168: Weight vs. Volume

Show Notes: Episode 168

Today on the First 40 Miles, if you’re trying to get your pack weight down, but the numbers just don’t want to budge, we have a new challenge for you.  Reduce. Your. Volume.  We’ll share 5 ways to take up less space.  For today’s SUMMIT Gear Review, would you trust a stuff sack made of tissue paper?  For the same weight, we’ll give you a much better option.  Then, a quick hack that will help you streamline your bathroom time.


  • Pack weight…it can become something that people obsess over.
  • We talk about the weight of our packs so much that I think we might be forgetting another important element of packing a pack: Volume
  • Weight vs. volume of down sleeping bag compared to weight vs. volume of a synthetic bag
  • Does volume matter? Why does volume matter?

Top 5  Ways to Reduce the Bulk or Volume of Your Pack

Compression Sacks

  • Compression sacks are different from stuff sacks
  • They can take a sleeping bag that fills up your entire pack, and compress it down to the size of a loaf of bread.

Up your calories per ounce

  • 200 calories of broccoli vs 200 calories of oil

Backpack in the summer

  • Insulating winter gear is just bulky
  • Insulated mug, insulated sleeping bag, insulated clothing
  • Without bulky insulation, your pack will shrink significantly

Take out the air out of packaged goods

  • Transfer your toiletries or smaller containers…do you need a hard sided container to hold your sliver of soap, or can you store it in a freezer zip top bag. It reduces weight and volume
  • Poke holes in the top of your food bags, let the air out and reseal with tape, so your food won’t take up as much volume. Air weighs nothing, but if you want to reduce your volume, get rid of the trapped air

Pack smart

  • Smart nesting–“like with like”
  • Can you fill the inside of your toilet paper roll with a small bottle of hand sanitizer or a small bar of soap?
  • Fill your empty spaces
  • Stove filled with fuel canister, matches in a plastic bag. Stacking and nesting your stuff compresses how much space it takes up.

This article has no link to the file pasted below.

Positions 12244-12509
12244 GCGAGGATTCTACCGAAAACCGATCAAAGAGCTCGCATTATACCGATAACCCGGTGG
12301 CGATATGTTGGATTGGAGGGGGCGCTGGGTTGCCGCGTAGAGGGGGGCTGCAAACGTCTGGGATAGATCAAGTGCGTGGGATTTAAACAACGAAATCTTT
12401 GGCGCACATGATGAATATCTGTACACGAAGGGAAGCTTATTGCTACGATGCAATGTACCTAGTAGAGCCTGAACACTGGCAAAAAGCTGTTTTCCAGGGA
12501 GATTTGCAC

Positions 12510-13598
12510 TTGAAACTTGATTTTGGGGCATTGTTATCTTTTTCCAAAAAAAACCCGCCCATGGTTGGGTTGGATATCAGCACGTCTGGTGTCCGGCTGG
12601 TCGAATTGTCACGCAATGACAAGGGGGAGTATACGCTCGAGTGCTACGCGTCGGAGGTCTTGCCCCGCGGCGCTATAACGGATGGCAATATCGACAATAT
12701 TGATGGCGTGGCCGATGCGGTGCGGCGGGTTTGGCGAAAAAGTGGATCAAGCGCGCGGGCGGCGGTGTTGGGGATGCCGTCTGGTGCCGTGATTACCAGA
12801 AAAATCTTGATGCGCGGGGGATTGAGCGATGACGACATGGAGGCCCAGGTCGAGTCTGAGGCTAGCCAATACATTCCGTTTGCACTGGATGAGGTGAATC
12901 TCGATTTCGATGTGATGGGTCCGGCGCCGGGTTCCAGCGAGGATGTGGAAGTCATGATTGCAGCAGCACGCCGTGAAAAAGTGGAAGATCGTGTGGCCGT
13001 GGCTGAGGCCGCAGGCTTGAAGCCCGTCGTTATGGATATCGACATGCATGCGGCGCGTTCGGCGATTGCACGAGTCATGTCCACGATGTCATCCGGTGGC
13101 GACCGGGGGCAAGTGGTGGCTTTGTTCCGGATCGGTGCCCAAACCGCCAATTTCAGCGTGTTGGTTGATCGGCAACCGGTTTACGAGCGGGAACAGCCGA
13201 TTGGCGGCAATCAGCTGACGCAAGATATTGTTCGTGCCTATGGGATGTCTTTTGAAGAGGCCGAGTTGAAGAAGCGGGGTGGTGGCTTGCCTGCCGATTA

• Packing smart also means leaving things at home that don’t make sense to bring. Rethink the full package of biodegradable baby wipes and maybe just pack a handful.  The battery-powered cassette player?  Maybe on this trip, leave your cassette tapes at home and let nature’s sounds prevail.

SUMMIT Gear Review™:  Hyperlite Mountain Gear Dyneema Stuff Sacks


  • Made with 100% waterproof DCF8 Dyneema® Composite Fabrics



  • Weighs 0.02 lbs | 0.28 oz | 8g
  • Volume: 1700mL / 1.7L / 103.7in3
  • 8”x10”


  • Not submersible, but it is waterproof
  • Hyperlight Mountain Gear has bags that are submersible, but this is not one of them


  • $20


  • It feels like it’s made of tissue paper—but it’s so durable
  • Translucent—which means the contents of the bag aren’t a mystery to you. Easier to find things.
  • Incredibly tough bags…in fact, the whole line of HMG gear is tough, abrasion resistant, waterproof, well designed

Backpack Hack of the Week™: Potty Kit

When nature calls, it’s really helpful to be able to have everything you need in one stuff sack.  It may seem ridiculous—some of you might be thinking, “All I need is a leaf and I’m good.”  But really, the process of going to the bathroom in the woods is a multi-step process—which is why this kit is so helpful.

So here’s what’s in my potty kit:

  • trowel
  • half roll of toilet paper (with cardboard tube taken out) inside a quart freezer zip top bag
  • rubbing alcohol
  • lotion (so my hands won’t dry out from using alcohol)
  • soap tube (filled with unscented glycerin soap)
  • feminine hygiene

I keep mine in a HMG Stuff sack because I like how they’re translucent, but not transparent.

Trail Wisdom

“I never found the companion that was so companionable as solitude.”

–Henry David Thoreau

Editor’s Note: Not true… Happy Anniversary, Josh!!